Thursday, October 7, 2010

#Cat10 Atlanta

I enjoyed by proxy the tweets from attendees at Catalyst's latest conference in Atlanta,  #Cat10 on twitter, in case you want to check it out.
I felt like Ruth must have felt, gleaning in the fields behind Boaz. Lucky, and getting fed off someone else's dime. A generous friend provided my first Catalyst experience, and I just happened to hop on this morning and timely it was!

Andy Stanley, using Genesis 25's account of Esau selling his birthright for a bowl of soup,  opened the sessions with the thought that we need to reframe and retrain our appetites, that the thirst and hunger for more in many areas of our lives NEVER goes away. He challenged us to finish the following sentence, "In ten years..." and examine how today's demands often take over in place of long term goals that have more lasting value. So true.

Then some saint posted a snippet of worship music (13,000 strong I believe) and that was a blessing as well.

Tonight I got on and did some more gleaning and found this nugget from Seth Godin:
Do people miss me when I leave the room?
So simple.
Let's be the kind of people that others are sorry to see go.
Feast for thought...

Tuesday, October 5, 2010

Playing Church-Part III What I Want To Be When I Grow Up

The rapid change of my frame of reference changed a pattern of judgment and criticism I'd had for the first half of my life. It was time to begin to grow up. The new challenge was to not transfer this critical spirit to people I found to be less tolerant and open-minded than my new-found freedom. They abound everywhere. Even in California.

Perhaps this happens to everyone who has teenagers, but I began to see the world through their eyes, and love it!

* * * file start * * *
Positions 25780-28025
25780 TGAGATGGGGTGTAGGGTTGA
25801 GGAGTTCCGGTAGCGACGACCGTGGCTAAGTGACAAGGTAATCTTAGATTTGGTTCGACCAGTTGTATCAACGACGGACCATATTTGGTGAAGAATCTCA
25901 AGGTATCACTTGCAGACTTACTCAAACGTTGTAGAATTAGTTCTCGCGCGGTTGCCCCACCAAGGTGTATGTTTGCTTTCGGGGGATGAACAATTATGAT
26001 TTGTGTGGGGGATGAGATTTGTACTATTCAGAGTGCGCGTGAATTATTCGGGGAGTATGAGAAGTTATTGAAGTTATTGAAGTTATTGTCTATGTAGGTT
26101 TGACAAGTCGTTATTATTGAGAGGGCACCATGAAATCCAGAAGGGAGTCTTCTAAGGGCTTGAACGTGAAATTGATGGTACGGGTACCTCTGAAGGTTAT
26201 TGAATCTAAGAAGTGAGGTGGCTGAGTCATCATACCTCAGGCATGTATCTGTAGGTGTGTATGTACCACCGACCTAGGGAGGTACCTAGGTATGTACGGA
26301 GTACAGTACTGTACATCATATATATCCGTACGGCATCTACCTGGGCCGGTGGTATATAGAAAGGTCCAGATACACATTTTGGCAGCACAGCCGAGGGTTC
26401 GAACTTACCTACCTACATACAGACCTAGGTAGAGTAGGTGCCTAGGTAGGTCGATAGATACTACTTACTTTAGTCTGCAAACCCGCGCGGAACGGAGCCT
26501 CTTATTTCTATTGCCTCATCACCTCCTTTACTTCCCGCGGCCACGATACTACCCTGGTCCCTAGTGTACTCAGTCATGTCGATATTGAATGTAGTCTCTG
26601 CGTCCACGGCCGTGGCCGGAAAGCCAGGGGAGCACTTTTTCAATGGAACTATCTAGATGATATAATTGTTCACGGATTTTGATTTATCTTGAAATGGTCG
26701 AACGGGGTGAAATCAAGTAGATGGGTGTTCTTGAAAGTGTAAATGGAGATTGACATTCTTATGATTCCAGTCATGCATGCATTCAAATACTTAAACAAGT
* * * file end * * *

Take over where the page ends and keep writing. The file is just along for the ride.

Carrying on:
We started a new little 'church' where I bug the poor pastor constantly about not just seeing the back of people's heads in church. It's probably my over-zealous phase. I went down south (SoCal churches are SO HIP) to the Catalyst West Conference and joined a room full of twenty-somethings in beating on plastic pails for worship.
In addition to enjoying VERY LOUD worship music, and wearing shorts to 'church', I regularly go to our town's night club to hear new bands, and am no longer afraid of loud music or tattoos. I must confess, piercings still make me a little nervous.

My faith has not taken a nosedive. In fact, I've begun to see what a wonderful wide world of love and beauty God allows us to experience. I've seen Him at work in places I never knew He would go.  My box, once quite cramped, is getting bigger all the time. Don't get me wrong, my life continues to experience the ups and downs like everyone else. My bills and checks come in the mail and not always in the right sequence, my critical spirit is still growling around when I least expect it, and any day now, I'll have to make room for in-laws and grandchildren. (this is no announcement, just a lovely inevitability!) My skin wrinkles at an astounding rate now that I've passed the half century mark. As my father used to quote some old Swede, "Ve get too late schmart, and too soon olt!".

But I've decided that I want to be the kind of person whose vision only expands with age.

Monday, October 4, 2010

Playing Church-part II My Run-In With the Mormons, Myself and Others

Our move to California came at the peak of our involvement in a mega-church in the Midwest. We were among kindred spirits. Everyone looked, talked  like us. We provided 'special music' and participated in potlucks, Bible studies (where most everyone thought alike). Somehow, we thought we were changing the world. To our defense, we were heavily, and happily involved in raising our children, which is plenty of 'changing the world' for most folks. But, we were Christians. There should be more. We, after all, are entrusted with the message of the eternal redemption of mankind. It is not a responsibility to be taken flippantly.